Duration: 4/2023-11/2023
Disassembly is a key step in remanufacturing and recycling. The status quo of disassembly for many consumer products is economically unjustifiable, mainly because of a lack of enabling technologies for the automation of disassembly. Also, some products, such as lithium-ion batteries from electric vehicles
and medical equipment, involve significant health and safety risks in disassembly (e.g. leakage and explosion), making disassembly expensive and difficult to scale up. 
In this project, we aim to significantly reduce the cost of robotic technologies by improving the design of the disassembly robot system to create a general-use low-cost robotic disassembly robot station (e.g. a single robot cell) that can be used for *** and *** – the two major disassembly operations to disassemble common consumer products. 
AMRD aims to develop a STANDARDISED robotic disassembly work cell that can be adopted in a variety of disassembly tasks with easy programming. It offers significantly more functionalities and a higher level of automation than the basic disassembly equipment, and significantly lower costs than the customised
solutions. Being standardised means the proposed robotic disassembly product can be mass-duplicated and mass-produced which will pave the way for scale-up.

Hierarchical use of battery : Intelligent evaluation and collaborative robot disassembly

Yongjing Wang (UK Principal Investigator)
Value: £*** from JITRI
Duration: 10/2019-10/2022
This project develops a robotic disassembly system for end-of-life electric vehicle battery packs.

AMTECAA (Advanced Manufacturing Technologies to Create, Activate & Automate) programme

Yongjing Wang (Co-investigator)
Value: £10m funded by the European Structural Investment Funds (ESIF)
Duration: 2019-2023

AMTECAA supports SME’s in Birmingham and Solihull. AMTECAA covers six high-impact interrelated technology areas, i.e. additive manufacturing, advanced machining, surface engineering, laser processing, and industrial automation while digital manufacturing (Industry 4.0) is an overreaching enabler for developing new products and processes.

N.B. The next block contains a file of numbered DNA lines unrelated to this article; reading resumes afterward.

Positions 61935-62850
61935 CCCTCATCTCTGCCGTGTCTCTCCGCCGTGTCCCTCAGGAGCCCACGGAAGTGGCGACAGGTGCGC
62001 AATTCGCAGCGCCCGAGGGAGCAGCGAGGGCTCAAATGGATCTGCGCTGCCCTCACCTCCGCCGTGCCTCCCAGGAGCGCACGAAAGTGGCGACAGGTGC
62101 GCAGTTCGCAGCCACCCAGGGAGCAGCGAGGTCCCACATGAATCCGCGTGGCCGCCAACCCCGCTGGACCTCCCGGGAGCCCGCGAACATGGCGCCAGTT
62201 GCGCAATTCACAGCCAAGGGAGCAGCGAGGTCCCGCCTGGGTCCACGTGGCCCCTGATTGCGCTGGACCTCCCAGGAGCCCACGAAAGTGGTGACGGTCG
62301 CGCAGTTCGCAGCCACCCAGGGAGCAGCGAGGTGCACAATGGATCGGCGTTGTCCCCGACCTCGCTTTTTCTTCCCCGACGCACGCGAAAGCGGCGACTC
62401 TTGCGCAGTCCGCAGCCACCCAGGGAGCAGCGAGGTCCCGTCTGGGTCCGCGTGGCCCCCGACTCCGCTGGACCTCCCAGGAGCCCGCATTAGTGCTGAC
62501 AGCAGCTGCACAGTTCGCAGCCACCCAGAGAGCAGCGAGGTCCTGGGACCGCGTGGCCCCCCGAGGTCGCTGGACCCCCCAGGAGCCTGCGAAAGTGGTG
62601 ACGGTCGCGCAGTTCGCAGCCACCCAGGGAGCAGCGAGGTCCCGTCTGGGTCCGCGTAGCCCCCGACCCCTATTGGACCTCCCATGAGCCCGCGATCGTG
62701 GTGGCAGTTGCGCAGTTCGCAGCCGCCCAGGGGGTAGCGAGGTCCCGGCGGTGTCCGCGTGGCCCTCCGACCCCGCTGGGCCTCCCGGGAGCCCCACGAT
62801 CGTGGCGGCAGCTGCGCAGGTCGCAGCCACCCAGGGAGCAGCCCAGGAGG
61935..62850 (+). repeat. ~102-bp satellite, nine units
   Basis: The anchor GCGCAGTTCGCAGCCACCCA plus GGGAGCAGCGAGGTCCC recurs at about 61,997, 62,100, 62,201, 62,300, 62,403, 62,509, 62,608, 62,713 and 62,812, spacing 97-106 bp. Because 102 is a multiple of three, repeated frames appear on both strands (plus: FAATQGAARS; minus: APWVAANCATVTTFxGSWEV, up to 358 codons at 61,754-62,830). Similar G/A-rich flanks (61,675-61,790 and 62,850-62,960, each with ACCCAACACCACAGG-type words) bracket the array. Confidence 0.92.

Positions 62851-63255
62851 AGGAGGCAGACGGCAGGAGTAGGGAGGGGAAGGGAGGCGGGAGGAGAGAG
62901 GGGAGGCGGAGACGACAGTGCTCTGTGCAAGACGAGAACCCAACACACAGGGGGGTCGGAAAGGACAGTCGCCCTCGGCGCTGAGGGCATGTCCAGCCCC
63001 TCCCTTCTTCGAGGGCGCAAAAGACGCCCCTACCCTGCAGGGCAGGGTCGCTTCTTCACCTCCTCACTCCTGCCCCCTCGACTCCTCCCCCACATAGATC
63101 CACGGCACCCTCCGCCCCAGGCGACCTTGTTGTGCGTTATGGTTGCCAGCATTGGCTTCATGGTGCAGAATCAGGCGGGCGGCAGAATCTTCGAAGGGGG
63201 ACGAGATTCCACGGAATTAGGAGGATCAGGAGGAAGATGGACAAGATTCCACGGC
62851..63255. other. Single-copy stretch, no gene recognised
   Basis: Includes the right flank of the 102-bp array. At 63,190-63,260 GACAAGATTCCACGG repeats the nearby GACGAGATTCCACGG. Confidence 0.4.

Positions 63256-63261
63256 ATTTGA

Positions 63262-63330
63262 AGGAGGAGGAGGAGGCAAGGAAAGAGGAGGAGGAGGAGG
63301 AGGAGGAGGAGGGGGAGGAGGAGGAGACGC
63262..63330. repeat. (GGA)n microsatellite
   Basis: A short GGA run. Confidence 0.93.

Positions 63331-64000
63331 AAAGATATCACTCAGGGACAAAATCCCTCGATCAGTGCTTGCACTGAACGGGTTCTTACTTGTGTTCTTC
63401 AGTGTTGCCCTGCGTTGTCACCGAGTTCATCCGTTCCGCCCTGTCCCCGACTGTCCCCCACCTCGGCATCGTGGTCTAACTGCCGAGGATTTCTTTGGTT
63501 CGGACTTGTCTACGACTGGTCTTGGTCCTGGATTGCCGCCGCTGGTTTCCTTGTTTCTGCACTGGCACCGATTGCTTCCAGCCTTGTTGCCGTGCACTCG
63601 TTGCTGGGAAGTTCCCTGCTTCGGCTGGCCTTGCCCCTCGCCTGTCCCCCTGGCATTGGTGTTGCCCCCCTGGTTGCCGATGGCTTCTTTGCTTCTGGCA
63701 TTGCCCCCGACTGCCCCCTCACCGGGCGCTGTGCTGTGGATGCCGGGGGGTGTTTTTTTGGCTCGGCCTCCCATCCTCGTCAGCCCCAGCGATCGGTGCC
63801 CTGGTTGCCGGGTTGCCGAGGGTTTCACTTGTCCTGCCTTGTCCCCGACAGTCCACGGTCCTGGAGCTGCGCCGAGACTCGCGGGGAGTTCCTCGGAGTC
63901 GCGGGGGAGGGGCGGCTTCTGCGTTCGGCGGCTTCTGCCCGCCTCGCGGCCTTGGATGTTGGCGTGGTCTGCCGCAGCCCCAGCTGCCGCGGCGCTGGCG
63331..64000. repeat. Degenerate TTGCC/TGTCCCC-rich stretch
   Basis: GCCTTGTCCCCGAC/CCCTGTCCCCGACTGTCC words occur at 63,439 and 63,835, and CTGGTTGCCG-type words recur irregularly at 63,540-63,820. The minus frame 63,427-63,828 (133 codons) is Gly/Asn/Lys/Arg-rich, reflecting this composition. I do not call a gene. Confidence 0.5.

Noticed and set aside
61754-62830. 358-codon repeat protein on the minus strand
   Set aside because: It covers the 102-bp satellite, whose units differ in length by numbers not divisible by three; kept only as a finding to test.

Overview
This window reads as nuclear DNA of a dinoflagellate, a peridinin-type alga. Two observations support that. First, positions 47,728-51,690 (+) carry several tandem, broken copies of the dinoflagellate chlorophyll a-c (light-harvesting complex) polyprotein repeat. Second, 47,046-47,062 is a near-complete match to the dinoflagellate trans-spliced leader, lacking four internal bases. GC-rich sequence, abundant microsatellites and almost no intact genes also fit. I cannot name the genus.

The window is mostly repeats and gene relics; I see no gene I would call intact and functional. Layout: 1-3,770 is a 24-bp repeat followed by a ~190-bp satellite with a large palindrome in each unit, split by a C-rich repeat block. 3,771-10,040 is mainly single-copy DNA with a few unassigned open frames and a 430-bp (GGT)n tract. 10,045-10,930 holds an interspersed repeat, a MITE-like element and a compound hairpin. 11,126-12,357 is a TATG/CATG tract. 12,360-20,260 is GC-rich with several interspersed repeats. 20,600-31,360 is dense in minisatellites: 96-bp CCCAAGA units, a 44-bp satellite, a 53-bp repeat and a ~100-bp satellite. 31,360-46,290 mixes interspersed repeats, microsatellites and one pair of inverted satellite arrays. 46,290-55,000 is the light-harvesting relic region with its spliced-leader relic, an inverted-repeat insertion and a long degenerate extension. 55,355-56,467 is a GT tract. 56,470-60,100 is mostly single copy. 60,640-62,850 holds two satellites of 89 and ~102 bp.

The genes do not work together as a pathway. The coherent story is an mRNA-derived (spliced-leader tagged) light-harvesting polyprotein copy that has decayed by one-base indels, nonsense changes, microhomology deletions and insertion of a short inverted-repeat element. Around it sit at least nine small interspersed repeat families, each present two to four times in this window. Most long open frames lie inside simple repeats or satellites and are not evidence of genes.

If you’re looking to explore how automation technologies can help you be more productive or provide a competitive edge then please contact us. 

Official AMTECAA website 

Automatic disassembly replanning for autonomous remanufacturing

Yongjing Wang (UK Principal Investigator)
Value: £12k from the Royal Society and £12k from NSFC
Duration: 03/2019-03/2022
A key step in remanufacturing is disassembly of the returned product to be remanufactured. Disassembly sequence planning is challenging due to uncertainties in the conditions of the returned products and complex recovery procedures involving human operators and machines. Rust, corrosion, deformation and parts missing may require disassembly plans to change
and adapt frequently. Current industrial robotic techniques, most of which designed for repetitive and structured motions in assembly, do not have the required flexibility for disassembly. The project will facilitate autonomous multi-agent model and optimal replanning to deal with unforeseen changes in
robotic disassembly processes. We expect to produce scientific results relevant to researchers in robotics, modelling & simulation, remanufacturing and recycling. The resultant techniques will promote the flexibility and robustness of robotic disassembly systems, and thus encourage a wider adoption of remanufacturing.